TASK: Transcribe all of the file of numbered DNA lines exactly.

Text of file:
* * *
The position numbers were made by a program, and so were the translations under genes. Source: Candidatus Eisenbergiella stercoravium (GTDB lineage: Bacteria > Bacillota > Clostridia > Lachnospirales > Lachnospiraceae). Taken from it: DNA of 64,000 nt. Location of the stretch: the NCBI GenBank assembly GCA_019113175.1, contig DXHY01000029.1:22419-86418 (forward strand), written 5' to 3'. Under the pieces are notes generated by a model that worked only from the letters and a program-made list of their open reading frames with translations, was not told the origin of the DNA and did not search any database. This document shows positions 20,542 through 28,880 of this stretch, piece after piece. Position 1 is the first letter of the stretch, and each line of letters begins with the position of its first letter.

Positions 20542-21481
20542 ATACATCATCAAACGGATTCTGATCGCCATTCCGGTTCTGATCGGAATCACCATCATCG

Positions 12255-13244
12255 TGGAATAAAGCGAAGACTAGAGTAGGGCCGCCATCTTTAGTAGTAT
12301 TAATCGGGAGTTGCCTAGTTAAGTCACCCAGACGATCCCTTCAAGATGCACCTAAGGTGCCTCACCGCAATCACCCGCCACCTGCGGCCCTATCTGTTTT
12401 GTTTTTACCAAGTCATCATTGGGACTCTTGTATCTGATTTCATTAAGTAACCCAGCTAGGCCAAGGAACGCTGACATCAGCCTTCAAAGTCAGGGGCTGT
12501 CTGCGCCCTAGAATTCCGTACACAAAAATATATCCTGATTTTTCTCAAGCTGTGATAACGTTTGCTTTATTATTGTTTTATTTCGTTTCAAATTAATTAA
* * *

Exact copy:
The position numbers were made by a program, and so were the translations under genes. Source: Candidatus Eisenbergiella stercoravium (GTDB lineage: Bacteria > Bacillota > Clostridia > Lachnospirales > Lachnospiraceae). Taken from it: DNA of 64,000 nt. Location of the stretch: the NCBI GenBank assembly GCA_019113175.1, contig DXHY01000029.1:22419-86418 (forward strand), written 5' to 3'. Under the pieces are notes generated by a model that worked only from the letters and a program-made list of their open reading frames with translations, was not told the origin of the DNA and did not search any database. This document shows positions 20,542 through 28,880 of this stretch, piece after piece. Position 1 is the first letter of the stretch, and each line of letters begins with the position of its first letter.

Positions 20542-21481
20542 ATACATCATCAAACGGATTCTGATCGCCATTCCGGTTCTGATCGGAATCACCATCATCG

Positions 12255-13244
12255 TGGAATAAAGCGAAGACTAGAGTAGGGCCGCCATCTTTAGTAGTAT
12301 TAATCGGGAGTTGCCTAGTTAAGTCACCCAGACGATCCCTTCAAGATGCACCTAAGGTGCCTCACCGCAATCACCCGCCACCTGCGGCCCTATCTGTTTT
12401 GTTTTTACCAAGTCATCATTGGGACTCTTGTATCTGATTTCATTAAGTAACCCAGCTAGGCCAAGGAACGCTGACATCAGCCTTCAAAGTCAGGGGCTGT
12501 CTGCGCCCTAGAATTCCGTACACAAAAATATATCCTGATTTTTCTCAAGCTGTGATAACGTTTGCTTTATTATTGTTTTATTTCGTTTCAAATTAATTAA